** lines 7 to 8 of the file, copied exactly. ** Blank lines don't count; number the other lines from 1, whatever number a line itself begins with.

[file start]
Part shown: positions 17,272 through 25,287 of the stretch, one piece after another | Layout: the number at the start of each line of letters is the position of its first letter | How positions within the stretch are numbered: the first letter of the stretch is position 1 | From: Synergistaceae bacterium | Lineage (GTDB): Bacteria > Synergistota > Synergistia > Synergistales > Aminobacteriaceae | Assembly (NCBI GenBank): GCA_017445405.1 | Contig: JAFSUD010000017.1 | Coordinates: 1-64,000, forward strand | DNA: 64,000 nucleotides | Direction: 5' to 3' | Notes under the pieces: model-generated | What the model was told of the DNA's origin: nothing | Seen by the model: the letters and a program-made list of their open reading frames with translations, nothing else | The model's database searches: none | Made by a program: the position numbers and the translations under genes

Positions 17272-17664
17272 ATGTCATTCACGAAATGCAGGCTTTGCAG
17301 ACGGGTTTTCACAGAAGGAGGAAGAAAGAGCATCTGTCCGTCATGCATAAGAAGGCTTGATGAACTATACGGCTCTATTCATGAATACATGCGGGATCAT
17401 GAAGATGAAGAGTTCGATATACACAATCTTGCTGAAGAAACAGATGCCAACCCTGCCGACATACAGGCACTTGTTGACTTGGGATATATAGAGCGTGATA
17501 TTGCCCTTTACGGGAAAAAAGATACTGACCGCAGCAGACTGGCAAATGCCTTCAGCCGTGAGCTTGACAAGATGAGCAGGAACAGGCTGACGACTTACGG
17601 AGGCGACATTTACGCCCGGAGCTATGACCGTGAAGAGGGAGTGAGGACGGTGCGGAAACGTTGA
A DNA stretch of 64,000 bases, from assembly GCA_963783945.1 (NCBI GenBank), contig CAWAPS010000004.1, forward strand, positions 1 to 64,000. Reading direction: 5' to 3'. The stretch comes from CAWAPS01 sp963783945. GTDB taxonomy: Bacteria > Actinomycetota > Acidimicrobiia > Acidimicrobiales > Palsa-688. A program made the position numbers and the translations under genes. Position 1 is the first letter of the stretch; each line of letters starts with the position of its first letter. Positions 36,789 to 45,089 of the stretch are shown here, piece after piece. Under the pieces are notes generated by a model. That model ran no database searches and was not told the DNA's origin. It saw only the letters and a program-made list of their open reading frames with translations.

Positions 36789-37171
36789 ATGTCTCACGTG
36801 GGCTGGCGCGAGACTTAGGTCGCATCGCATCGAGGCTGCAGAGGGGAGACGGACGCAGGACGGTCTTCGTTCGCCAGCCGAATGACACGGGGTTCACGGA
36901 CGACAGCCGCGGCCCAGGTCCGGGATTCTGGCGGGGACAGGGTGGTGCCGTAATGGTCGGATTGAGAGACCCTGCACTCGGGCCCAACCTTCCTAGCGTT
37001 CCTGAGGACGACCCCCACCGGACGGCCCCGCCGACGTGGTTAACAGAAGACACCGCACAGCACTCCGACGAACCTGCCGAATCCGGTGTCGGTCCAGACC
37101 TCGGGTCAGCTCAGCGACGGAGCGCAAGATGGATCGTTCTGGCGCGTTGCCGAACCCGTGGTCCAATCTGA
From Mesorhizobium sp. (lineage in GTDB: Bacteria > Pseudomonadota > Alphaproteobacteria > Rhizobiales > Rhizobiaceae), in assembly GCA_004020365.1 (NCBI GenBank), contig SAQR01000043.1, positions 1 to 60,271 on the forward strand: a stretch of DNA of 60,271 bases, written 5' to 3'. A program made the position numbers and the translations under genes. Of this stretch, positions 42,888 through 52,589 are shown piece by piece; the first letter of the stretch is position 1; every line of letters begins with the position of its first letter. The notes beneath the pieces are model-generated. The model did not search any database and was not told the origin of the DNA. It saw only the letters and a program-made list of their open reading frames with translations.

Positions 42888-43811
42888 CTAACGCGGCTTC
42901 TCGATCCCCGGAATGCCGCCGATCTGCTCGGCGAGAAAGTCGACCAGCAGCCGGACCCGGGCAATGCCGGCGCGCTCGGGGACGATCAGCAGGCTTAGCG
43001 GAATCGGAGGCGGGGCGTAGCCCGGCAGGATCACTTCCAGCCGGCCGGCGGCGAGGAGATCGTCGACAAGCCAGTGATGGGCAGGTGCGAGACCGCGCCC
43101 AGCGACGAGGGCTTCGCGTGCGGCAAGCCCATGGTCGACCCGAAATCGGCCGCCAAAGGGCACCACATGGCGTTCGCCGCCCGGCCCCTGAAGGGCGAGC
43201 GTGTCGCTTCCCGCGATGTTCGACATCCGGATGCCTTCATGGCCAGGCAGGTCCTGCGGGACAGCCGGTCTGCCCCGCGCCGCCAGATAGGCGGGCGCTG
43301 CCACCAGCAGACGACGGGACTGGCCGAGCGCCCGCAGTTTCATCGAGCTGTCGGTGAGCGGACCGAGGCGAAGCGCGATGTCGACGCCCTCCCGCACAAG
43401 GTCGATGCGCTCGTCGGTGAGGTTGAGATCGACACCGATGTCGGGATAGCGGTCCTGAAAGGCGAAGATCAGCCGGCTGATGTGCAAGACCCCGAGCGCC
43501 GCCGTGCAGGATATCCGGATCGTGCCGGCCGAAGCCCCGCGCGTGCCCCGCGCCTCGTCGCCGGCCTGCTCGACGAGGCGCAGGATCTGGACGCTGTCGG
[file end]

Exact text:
17601 AGGCGACATTTACGCCCGGAGCTATGACCGTGAAGAGGGAGTGAGGACGGTGCGGAAACGTTGA
A DNA stretch of 64,000 bases, from assembly GCA_963783945.1 (NCBI GenBank), contig CAWAPS010000004.1, forward strand, positions 1 to 64,000. Reading direction: 5' to 3'. The stretch comes from CAWAPS01 sp963783945. GTDB taxonomy: Bacteria > Actinomycetota > Acidimicrobiia > Acidimicrobiales > Palsa-688. A program made the position numbers and the translations under genes. Position 1 is the first letter of the stretch; each line of letters starts with the position of its first letter. Positions 36,789 to 45,089 of the stretch are shown here, piece after piece. Under the pieces are notes generated by a model. That model ran no database searches and was not told the DNA's origin. It saw only the letters and a program-made list of their open reading frames with translations.